IT guys pinpoint exact location of Spamalot

Jul 25, 2013
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Belarus has grabbed the dubious honor of being the biggest worldwide source of spam per capita, according to the BBC. Data from the Cloudmark security firm flagged 27 percent of Belarusian IP addresses as known sources of spam, with Romania in second place at 22 percent.

Anti-spam companies block data traffic from more than 3 million Belarusian IP addresses, Cloudmark’s Andrew Conway said.

The United States, with its far larger population, continues to emit the largest volume of junk emails.

Spammers began exploiting Belarusian IP addresses after Russia and other countries put better anti-spam protection in place, security researcher Paul Ducklin told the BBC.

The country’s lax Internet security controls also lured cybercriminals based in other countries such as Romania. Spam messages are typically sent from hijacked computers and rarely originate in the country denoted by the IP address, he said.

Another Internet security company, AppRiver, measured a massive spike in Belarusian spam in April, when the volume leaped from 3 million messages a day to a steady level of 12 million, the Internet news site The Register wrote on 30 May.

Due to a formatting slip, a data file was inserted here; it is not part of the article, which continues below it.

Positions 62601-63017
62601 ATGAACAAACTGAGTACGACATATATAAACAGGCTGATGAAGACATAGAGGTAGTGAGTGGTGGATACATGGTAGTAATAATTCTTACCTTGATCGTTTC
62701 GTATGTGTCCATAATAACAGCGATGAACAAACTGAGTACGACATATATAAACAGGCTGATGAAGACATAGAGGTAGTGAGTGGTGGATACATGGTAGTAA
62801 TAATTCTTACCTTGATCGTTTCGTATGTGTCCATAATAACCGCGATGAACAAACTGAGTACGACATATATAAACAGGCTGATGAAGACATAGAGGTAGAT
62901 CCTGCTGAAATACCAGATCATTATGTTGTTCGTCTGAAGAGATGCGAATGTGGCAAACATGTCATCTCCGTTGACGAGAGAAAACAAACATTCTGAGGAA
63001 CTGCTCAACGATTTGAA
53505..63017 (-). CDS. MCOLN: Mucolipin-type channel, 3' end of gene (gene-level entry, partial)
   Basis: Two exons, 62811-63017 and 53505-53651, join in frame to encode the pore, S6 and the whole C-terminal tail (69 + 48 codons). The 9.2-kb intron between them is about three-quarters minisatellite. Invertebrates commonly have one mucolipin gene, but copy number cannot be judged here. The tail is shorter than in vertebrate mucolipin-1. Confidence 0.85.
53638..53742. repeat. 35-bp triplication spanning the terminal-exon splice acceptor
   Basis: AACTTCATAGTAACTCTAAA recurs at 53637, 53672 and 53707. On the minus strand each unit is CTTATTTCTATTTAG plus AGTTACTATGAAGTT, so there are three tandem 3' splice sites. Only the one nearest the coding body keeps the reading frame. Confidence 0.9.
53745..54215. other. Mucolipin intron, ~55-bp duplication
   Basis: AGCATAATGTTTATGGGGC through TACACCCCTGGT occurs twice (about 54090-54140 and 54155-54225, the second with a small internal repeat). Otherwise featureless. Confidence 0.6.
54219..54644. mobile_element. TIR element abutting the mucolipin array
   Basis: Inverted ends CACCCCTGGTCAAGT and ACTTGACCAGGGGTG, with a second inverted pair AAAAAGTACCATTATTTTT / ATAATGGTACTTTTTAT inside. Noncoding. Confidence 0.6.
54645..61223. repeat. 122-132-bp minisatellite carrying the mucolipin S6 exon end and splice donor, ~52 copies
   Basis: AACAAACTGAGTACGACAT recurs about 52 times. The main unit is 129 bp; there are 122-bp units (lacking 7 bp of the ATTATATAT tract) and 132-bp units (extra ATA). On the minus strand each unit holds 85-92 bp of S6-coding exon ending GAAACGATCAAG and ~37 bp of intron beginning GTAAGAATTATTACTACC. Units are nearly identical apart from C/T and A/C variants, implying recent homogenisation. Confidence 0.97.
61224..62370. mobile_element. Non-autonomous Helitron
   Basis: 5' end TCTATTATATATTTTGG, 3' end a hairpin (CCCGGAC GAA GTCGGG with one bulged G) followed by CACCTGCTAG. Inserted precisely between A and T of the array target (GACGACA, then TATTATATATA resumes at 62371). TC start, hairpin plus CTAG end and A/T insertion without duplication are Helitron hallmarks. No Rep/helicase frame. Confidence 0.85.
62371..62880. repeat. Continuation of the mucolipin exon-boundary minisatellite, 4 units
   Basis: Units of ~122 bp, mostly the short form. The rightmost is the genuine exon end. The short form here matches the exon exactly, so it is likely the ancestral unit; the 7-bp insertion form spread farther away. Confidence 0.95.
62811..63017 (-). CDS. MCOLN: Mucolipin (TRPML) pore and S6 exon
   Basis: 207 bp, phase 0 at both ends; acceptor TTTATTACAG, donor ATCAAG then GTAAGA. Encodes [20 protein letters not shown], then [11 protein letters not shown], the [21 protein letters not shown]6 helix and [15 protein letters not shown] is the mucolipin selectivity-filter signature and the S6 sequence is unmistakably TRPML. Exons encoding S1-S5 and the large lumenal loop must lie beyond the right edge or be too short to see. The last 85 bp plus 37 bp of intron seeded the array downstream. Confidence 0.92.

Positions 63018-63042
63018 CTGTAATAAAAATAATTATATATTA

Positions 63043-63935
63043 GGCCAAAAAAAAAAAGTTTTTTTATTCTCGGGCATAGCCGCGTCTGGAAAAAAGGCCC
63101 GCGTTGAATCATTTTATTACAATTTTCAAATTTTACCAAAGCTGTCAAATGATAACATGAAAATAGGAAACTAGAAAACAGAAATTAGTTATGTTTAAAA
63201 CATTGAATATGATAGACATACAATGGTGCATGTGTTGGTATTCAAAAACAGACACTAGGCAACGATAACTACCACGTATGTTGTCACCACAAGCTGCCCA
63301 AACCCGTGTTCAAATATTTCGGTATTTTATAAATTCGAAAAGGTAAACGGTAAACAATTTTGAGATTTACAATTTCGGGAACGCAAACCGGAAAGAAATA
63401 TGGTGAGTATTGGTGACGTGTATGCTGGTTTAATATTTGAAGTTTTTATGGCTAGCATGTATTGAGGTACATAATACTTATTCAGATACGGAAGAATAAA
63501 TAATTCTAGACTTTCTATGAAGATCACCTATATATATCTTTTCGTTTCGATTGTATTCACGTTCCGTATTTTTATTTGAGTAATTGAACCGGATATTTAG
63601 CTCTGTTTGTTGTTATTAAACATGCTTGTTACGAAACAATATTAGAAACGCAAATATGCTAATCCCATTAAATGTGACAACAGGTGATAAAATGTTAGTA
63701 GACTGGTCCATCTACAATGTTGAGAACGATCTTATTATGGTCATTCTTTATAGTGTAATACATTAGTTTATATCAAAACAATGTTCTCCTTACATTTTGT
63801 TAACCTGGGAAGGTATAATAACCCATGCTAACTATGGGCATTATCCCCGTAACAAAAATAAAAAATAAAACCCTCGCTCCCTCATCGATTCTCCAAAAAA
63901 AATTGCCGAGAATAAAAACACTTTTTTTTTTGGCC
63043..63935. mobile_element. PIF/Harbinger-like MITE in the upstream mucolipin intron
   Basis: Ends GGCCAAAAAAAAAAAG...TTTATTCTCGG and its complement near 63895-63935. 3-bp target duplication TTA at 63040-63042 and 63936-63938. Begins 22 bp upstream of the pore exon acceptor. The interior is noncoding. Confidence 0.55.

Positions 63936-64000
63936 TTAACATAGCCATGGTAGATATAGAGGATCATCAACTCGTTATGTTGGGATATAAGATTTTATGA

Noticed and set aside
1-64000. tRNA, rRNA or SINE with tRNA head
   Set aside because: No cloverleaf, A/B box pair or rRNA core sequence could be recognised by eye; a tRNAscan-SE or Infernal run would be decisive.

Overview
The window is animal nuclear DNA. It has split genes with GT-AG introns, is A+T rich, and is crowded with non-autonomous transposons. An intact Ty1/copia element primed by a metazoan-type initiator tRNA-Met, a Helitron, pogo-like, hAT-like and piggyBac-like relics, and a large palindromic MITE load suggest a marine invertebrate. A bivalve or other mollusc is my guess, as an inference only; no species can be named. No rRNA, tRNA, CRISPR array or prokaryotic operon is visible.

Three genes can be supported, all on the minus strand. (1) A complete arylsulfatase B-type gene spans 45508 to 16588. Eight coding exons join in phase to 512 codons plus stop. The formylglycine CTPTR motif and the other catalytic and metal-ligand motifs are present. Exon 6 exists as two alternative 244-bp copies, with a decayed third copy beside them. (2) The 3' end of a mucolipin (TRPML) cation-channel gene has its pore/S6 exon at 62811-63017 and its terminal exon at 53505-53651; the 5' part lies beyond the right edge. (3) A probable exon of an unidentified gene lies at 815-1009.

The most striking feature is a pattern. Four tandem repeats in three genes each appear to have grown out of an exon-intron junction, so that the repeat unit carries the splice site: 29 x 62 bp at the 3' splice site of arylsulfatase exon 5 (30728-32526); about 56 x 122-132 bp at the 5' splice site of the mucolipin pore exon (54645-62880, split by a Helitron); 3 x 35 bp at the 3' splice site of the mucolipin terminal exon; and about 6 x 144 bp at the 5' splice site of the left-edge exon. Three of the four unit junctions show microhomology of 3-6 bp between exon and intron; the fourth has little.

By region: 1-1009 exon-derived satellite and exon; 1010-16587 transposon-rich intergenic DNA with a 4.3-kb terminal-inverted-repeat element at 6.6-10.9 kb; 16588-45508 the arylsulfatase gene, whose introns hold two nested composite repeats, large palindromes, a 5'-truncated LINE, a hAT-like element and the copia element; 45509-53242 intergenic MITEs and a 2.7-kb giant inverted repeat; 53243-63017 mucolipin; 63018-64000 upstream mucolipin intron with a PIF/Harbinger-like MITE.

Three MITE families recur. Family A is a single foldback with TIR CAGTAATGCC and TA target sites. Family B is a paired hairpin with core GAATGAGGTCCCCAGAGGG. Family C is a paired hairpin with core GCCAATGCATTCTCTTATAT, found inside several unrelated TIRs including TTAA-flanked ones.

Security analyst Jonathan French said the reason for the 13 April spike and continued sky-high spam volume was not clear. Internet security provider Sophos confirmed the rapid rise in spam from Belarusian computers, saying it logged more spams from Belarus than any other country over a 30-day period.

 

Image courtesy of Flickr user sirtrentalot


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Transitions Online

Transitions Online (www.tol.org) is an Internet magazine that covers political, social, cultural, and economic issues in the former communist countries of Europe and Central Asia. The magazine has a strong network of local contributors, who provide valuable insight into events in the region’s 29 countries.
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